My sister came along five years after I did, and she was
nothing like me. Since it probably took my parents that long to
work up the courage to have another child, I think they were
relieved to find that Sandee was compliant and pleasant na[ 16 ]
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Who Qualifies as a Strong-Willed Child
tured. As the oldest, I used my position and strong-willed nature to both delight and traumatize my sister. I was definitely in
charge, and Sandee followed my lead. Sometimes perceived as
the bully or the dictator as well as the role model and encourager, I enjoyed having my sister recognize and appreciate my
Although my mother was convinced that even as adults we
would never be able to do anything but fight with each other,
Sandee and I are very close and enjoy a wonderful relationship.
People often ask her if she grew up resenting me because I was
such an SWC. She sweetly smiles and claims it was actually a
blessing. “You see,” she explains, “I loved it. Since Cindy was
always the one with the dangerous or adventurous ideas, I was
never the one to get in trouble. I would just say it wasn’t my
idea, wasn’t my fault—and Mom knew I was telling the truth.”
Even though I’m an SWC, I believe my best credential for
speaking out on behalf of all SWCs is that I’m the parent of a
strong-willed son. (My mother denies she prayed this would
happen so I would know what it was like!) My son Mike was a
typical SWC. One moment he was loving and thoughtful, the
next he was relentlessly terrorizing his brother or mouthing off
to his dad.
I’ve been forced to live what I teach every day. I’m not giving you advice from a quiet corner. I know firsthand that having an SWC can seem like both the best and the worst thing
[ 17 ]
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Defining the Strong-Willed Child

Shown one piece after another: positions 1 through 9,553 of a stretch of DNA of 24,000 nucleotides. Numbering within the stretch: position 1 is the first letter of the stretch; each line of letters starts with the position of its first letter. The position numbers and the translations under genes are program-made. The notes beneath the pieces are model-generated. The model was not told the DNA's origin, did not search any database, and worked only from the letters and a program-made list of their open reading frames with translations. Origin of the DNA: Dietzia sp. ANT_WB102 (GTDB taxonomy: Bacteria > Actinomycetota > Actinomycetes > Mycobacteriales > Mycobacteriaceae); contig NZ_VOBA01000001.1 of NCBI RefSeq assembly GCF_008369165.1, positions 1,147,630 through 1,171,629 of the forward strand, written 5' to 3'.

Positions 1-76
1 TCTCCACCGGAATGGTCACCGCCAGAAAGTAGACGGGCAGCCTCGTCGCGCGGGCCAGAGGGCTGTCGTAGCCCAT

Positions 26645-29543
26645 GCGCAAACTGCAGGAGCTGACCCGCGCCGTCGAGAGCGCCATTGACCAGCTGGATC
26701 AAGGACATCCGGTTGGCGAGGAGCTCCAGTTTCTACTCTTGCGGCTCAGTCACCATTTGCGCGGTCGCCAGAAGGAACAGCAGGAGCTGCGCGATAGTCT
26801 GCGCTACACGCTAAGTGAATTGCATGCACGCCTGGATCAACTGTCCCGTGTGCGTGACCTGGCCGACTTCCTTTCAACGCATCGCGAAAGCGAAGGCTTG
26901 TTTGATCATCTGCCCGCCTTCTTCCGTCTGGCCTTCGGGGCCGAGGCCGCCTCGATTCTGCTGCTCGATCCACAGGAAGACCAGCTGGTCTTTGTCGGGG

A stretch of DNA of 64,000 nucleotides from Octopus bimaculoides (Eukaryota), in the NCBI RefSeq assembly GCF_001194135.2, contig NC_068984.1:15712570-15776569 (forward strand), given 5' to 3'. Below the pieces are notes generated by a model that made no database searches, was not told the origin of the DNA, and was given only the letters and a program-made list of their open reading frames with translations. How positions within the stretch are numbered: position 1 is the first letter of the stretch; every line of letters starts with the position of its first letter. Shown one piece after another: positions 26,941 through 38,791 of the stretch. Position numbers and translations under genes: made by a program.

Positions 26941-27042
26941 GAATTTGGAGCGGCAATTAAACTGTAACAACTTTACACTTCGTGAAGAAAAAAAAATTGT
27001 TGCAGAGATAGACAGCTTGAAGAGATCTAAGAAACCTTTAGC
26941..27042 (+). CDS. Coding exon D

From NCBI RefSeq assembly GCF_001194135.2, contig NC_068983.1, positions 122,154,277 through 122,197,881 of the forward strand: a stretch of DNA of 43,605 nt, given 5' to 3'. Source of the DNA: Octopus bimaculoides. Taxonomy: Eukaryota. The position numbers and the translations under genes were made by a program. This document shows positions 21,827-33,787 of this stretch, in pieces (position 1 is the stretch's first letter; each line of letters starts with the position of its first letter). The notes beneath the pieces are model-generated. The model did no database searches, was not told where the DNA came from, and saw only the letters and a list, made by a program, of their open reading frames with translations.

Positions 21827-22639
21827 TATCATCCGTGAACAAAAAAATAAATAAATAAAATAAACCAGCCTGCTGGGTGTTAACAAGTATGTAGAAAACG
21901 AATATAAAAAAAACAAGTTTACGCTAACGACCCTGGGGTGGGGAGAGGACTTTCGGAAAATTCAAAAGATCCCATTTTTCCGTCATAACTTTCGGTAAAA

that can happen to you. My SWC, Mike, is strong and intelligent and determined. He can ruthlessly drive himself to master
a task or achieve a goal. And yet, the strength of his will puts
him at risk for bad behavior when obstacles stand in the way of
his plans or when someone like his twin brother, Robert, is not
his normally compliant self. Mike can quickly change from a
focused analytic to a frustrated, impatient person, loudly demanding his way. At times like this, I used to hear him screaming at his brother: “You’re fired, Robert! You’re not my brother
anymore!” Of course, if Robert called his bluff and walked
away, Mike was quick to call him back—immediately suggesting at least a slight compromise.
An opportunity with great potential
If any of this sounds familiar, you’ve come to the right place!
I’m about to offer you more hope and encouragement about
your relationship with your SWC than you may have thought
possible. I realize we SWCs can drive you crazy. We know how
to push the buttons that can reduce you to rage in a matter of
seconds. We seem constantly to choose to do things the hard
way. School and other traditional functions may leave us bored,
frustrated, and restless.
But if you’re the parent of one of these wild and wonderful
children, you’ve been given the opportunity to love, nurture,
[ 18 ]
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Who Qualifies as a Strong-Willed Child
and guide an individual who has great potential. Although you